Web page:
Antibiotics for angina in pregnancy | Antibiotics during pregnancy

Antibiotics for angina in pregnancy

Angina or angina tonsillaris is an inflammation of the palatal tonsils. It is often confused with a normal cold, as the symptoms of both diseases are very similar. Thus, angina often heals without major therapeutic measures.

This is called spontaneous healing. If it is a more persistent sore throat, however, it should be clarified by a doctor. This can also be caused by viruses or bacteria.

The latter respond to antibiotics. During a pregnancy, of course, only those that are harmless to the pregnant woman and the child are prescribed. If angina tonsillaris occurs frequently, it may be considered to have the palatine tonsils surgically removed. However, this should, if possible, only be done after pregnancy, as operations, even relatively simple ones, always present a risk.

Antibiotics for a cold during pregnancy

Normal colds are also called flu-like infections in the technical language. Such flu-like infections are similar to a normal flu, but they are much more harmless and also show weaker symptoms. A full-blown flu, as well as a flu-like infection, is mostly caused by viruses.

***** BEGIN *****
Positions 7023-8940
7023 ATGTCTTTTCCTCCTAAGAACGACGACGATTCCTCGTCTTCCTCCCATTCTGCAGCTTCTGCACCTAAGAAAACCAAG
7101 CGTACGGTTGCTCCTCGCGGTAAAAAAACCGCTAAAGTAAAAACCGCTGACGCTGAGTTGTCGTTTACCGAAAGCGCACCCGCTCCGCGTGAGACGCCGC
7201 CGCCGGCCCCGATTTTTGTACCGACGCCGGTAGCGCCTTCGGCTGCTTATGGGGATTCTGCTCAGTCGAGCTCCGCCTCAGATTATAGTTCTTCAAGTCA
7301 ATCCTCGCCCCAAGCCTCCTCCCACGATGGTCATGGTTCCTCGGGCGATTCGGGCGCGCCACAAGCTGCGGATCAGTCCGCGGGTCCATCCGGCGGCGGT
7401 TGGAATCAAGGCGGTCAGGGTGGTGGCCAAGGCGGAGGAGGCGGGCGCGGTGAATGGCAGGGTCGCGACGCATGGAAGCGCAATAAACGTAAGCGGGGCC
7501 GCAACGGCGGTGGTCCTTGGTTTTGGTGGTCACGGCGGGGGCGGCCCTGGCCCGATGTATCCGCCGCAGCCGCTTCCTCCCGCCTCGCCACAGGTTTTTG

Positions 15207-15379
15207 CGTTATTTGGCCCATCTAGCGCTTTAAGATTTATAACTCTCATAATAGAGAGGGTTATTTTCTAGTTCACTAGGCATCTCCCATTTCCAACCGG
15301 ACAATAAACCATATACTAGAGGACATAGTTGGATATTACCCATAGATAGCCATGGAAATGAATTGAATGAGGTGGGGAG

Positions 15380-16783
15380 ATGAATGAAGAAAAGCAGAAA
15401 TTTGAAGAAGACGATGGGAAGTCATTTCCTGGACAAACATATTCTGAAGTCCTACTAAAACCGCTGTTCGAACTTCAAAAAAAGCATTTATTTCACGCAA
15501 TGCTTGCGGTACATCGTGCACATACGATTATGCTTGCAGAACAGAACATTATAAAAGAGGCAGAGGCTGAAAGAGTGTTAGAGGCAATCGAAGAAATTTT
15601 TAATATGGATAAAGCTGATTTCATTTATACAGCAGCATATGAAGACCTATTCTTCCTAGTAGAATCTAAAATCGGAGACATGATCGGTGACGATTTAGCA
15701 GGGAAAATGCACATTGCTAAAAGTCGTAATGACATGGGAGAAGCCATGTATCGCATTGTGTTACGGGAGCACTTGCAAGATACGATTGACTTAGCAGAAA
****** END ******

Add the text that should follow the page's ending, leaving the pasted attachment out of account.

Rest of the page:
This means that antibiotics would not help here and should not be taken! Antiviral drugs can be prescribed by a doctor, but only in the first 48 hours after the symptoms appear. However, by the time you go to the doctor, these two days have usually already passed and you can only treat the cold symptomatically.

So you only try to relieve the symptoms. This is certainly the best strategy in case of pregnancy. If it is a particularly long and severe cold, a doctor should of course always be consulted, for example to prevent it spreading to the lungs.

How bad is it if I have taken an antibiotic during an unconscious pregnancy?

How bad it is if you have taken antibiotics during an unconscious pregnancy depends very much on the time of the pregnancy and of course which antibiotic was taken. Most of the time it has no consequences for the child, as most of the antibiotics, which are harmless to the unborn child, are standard medication anyway and are therefore often prescribed to non-pregnant women. It is best to check the list of well-tolerated antibiotics. If you are still unsure, you can ask your gynaecologist and, if necessary, observe the baby’s development closely.